Email Print Share

"Spoof Proof" -- The Discovery Files

The Discovery Files
Audio Play Audio
The Discovery Files podcast is available through iTunes or you can add the RSS feed to your podcast receiver. You can also access the series via AudioNow® by calling 641-552-8180 on any telephone.


A new study describes a computer algorithm that mitigates the effects of "spoof" GPS attacks malicious GPS signals that provide the wrong time or location -- on electrical grids and other GPS-reliant technologies. Researchers believe this new algorithm has the potential to help cybersecurity professionals to better detect and prevent cyberattacks in real time by recognizing and countering the false signals when they occur.

Credit: NSF/Karson Productions

Audio Transcript:

Grid lock.

I'm Bob Karson with the Discovery Files, from the National Science Foundation.

(Sound effect: GPS navigation voice) "You're going the wrong way -- re-routing. Make a U-turn. Bob, what were you thinking?" GPS. It's not just to help us find a new restaurant or navigate a road trip. Cell towers, banks, industry, the military, driverless cars, and the entire U.S. power grid rely heavily on GPS. As dependable as it is, researchers tell us GPS is also vulnerable to attack. Disrupting systems that rely on GPS is a cyberthreat that's very real.

The ability to "spoof" a GPS signal by pretending to be one to provide the wrong time or location could cause everything from minor inconvenience to major chaos in crucial infrastructure systems. Again, I'm thinking, power grid. And so is a team from the University of Texas at San Antonio who devised an algorithm that can I.D. false GPS signals from the actual ones, and in real time counter such an attack.

The team focused primarily on protecting the power grid, but their algorithm can be applied to cell phones or computers as easily as a new app. They hope to make it available soon in app stores for iPhone and Android users and for computers.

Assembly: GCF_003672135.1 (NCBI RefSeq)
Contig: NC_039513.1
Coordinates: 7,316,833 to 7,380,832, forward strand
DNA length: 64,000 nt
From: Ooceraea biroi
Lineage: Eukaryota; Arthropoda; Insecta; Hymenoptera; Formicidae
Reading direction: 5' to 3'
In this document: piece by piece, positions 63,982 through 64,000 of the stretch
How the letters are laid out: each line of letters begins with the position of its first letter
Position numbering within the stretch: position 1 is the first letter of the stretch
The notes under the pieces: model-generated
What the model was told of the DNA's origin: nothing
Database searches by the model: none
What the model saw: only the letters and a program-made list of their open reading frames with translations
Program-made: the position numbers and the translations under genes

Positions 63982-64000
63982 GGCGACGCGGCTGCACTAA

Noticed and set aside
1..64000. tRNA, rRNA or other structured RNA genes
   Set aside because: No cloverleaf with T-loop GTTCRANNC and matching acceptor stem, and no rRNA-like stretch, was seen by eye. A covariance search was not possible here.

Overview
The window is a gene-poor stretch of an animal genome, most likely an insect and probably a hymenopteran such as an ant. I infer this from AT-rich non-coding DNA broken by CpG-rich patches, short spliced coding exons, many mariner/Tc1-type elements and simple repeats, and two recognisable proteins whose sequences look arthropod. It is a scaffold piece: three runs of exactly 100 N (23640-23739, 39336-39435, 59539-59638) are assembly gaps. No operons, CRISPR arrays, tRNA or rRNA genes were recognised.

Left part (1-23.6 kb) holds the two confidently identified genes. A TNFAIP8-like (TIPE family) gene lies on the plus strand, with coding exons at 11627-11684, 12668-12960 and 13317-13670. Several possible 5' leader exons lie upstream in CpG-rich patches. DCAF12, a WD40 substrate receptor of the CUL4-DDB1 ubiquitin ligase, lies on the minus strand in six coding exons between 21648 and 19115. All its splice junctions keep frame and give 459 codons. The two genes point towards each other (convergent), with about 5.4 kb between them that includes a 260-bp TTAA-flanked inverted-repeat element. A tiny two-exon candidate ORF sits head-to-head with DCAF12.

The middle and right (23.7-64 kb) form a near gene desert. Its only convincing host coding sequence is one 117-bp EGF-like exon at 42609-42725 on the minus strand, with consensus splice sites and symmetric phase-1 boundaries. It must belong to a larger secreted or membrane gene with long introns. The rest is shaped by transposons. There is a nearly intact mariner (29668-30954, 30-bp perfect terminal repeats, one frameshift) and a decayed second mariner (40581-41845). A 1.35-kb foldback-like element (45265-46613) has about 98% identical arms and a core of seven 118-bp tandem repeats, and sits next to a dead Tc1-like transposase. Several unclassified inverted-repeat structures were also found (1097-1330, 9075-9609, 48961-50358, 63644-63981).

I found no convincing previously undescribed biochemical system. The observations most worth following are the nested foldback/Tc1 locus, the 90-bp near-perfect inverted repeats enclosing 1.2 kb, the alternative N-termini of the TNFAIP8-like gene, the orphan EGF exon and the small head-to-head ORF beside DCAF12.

Protecting our "guiding source" -- by making it "spoof-proof."

"The discovery files" covers projects funded by the government's National Science Foundation. Federally sponsored research -- brought to you, by you! Learn more at nsf.gov or on our podcast.

 
General Restrictions:
Images and other media in the National Science Foundation Multimedia Gallery are available for use in print and electronic material by NSF employees, members of the media, university staff, teachers and the general public. All media in the gallery are intended for personal, educational and nonprofit/non-commercial use only.

Images credited to the National Science Foundation, a federal agency, are in the public domain. The images were created by employees of the United States Government as part of their official duties or prepared by contractors as "works for hire" for NSF. You may freely use NSF-credited images and, at your discretion, credit NSF with a "Courtesy: National Science Foundation" notation. Additional information about general usage can be found in Conditions.

Also Available:
Download the high-resolution JPG version of the image. (66.6 KB)

Use your mouse to right-click (Mac users may need to Ctrl-click) the link above and choose the option that will save the file or target to your computer.

MP3 icon
NSF podcasts are in mp3 format for easy download to desktop and laptops, as well as mobile devices capable of playing them.